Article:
The man who had just given his ear to his master stepped forward, turned and addressed those on the dais, “Is it meet for a woman to sit in the presence of a man? Especially when that man is the Keeper?” There was a growl of disapproval from the courtiers and the guard. Someone shouted, “She must stand!”

Such disrespect is outrageous! Can’t they see she’s Syrenkan! I stepped forward to speak.

Hush! It was Ariadne’s voice in my head. This is a calculated provocation. Don’t fall for it!

You’re…telepathic?

How do you think my people communicate under water, silly! Now give me your arm! I need it for balance.

I held it out for her. Ari took hold and slowly raised herself upon her tail. From the top of her head to the fringe of her fin she was near two meters and a half in length. Even with two feet of tail and fin splayed behind her, she was still nearly as tall as I am.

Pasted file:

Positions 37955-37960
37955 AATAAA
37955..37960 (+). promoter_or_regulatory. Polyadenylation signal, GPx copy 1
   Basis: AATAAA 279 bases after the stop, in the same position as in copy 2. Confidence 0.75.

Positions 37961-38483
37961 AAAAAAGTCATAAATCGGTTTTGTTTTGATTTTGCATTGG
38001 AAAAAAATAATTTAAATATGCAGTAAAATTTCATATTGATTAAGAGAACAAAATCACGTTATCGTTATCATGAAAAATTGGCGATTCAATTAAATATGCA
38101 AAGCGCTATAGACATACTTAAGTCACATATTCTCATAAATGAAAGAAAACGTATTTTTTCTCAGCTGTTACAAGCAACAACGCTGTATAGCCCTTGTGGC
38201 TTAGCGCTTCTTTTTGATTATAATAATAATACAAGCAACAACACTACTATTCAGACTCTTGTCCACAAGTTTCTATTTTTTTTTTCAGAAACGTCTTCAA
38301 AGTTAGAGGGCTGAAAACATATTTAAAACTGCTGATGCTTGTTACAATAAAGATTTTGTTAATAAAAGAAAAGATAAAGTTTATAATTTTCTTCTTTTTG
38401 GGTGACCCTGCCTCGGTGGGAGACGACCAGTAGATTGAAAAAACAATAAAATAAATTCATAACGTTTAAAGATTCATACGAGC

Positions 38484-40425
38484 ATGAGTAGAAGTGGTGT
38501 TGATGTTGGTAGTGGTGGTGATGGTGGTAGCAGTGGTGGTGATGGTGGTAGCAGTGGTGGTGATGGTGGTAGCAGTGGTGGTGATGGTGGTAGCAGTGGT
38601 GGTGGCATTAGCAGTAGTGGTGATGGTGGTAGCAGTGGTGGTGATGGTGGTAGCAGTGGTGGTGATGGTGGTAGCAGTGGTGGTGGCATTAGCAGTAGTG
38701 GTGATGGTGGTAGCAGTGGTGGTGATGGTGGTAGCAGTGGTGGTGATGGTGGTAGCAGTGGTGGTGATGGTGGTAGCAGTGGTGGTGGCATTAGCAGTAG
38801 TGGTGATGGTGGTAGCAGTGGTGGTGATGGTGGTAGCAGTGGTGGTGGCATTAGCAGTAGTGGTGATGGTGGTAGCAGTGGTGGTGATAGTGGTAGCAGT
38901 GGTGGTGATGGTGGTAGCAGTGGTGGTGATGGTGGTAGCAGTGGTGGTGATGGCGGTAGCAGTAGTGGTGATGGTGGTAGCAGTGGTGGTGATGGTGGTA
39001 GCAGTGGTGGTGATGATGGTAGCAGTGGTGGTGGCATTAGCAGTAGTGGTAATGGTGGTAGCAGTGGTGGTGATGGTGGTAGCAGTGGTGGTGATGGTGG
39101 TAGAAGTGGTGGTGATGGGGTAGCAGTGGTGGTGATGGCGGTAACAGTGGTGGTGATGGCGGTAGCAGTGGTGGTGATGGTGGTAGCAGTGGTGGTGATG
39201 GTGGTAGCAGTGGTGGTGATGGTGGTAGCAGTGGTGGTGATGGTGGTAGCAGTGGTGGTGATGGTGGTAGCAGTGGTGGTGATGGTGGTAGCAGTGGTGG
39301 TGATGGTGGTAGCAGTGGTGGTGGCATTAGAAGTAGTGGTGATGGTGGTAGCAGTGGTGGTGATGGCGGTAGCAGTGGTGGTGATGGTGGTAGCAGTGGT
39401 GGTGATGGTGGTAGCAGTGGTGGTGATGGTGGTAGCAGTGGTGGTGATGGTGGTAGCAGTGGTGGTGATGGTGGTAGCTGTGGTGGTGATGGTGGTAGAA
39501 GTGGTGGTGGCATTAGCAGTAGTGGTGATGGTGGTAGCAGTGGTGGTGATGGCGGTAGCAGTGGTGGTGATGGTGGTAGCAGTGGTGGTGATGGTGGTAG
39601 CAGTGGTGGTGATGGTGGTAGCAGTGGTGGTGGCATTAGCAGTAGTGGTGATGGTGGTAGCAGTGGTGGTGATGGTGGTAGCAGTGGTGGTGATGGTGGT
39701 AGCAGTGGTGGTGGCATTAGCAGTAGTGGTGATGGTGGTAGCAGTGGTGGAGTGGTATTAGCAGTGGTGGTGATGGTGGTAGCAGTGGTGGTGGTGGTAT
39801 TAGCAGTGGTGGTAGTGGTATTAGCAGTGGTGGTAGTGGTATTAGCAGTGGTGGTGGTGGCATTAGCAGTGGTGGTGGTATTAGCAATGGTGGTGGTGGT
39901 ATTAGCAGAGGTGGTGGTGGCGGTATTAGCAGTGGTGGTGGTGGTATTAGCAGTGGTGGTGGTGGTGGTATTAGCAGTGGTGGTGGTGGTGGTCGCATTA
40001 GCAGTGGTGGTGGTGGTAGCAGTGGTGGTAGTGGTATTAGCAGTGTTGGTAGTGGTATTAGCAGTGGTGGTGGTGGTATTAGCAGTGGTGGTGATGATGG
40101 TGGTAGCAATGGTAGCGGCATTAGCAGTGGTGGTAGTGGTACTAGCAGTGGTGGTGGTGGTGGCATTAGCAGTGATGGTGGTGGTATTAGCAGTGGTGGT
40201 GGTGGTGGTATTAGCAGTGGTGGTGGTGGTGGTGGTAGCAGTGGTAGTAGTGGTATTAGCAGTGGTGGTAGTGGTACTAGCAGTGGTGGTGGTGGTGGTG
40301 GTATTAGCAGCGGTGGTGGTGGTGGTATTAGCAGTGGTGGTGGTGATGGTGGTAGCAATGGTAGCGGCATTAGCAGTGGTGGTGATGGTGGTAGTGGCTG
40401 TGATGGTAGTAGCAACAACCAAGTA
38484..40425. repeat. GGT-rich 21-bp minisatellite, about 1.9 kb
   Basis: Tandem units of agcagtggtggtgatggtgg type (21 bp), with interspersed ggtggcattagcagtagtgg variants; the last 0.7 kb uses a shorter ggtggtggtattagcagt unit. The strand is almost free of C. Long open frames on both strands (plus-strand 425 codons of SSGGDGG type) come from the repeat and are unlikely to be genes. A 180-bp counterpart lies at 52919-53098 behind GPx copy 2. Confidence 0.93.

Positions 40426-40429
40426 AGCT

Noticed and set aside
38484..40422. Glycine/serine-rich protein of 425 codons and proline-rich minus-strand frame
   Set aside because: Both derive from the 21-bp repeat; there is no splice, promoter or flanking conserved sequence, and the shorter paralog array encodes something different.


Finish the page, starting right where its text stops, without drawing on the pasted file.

How long can you do this?

As long as I have to. She grimaced. Just pray God they don’t ask me to dance!

There was dead silence in the audience chamber. It was clear that they did not expect Lady Ariadne to stand. It may have been my imagination, but I thought I saw a slight smile and nod from the young, black-haired woman at the Keeper’s side.

Finally, the Keeper spoke. “What is the Emperor’s business with us?”

Ari smiled graciously and began. “It is ever His Majesty’s desire to inquire after the welfare of the people who dwell on his many worlds; to give aid or justice where it is needed, also to reward the faithful or,” she lowered the pitch of her voice for emphasis, “to punish the wicked.”

The old man shifted restlessly on his throne, “We are…grateful,” he bowed his head slightly. “It has been many years, since the time of my long-departed youth in fact, since we have seen aught from the Empire other than the annual tribute ships. Pray tell us why his Majesty’s eyes are now cast upon my humble world and its faultless inhabitants?”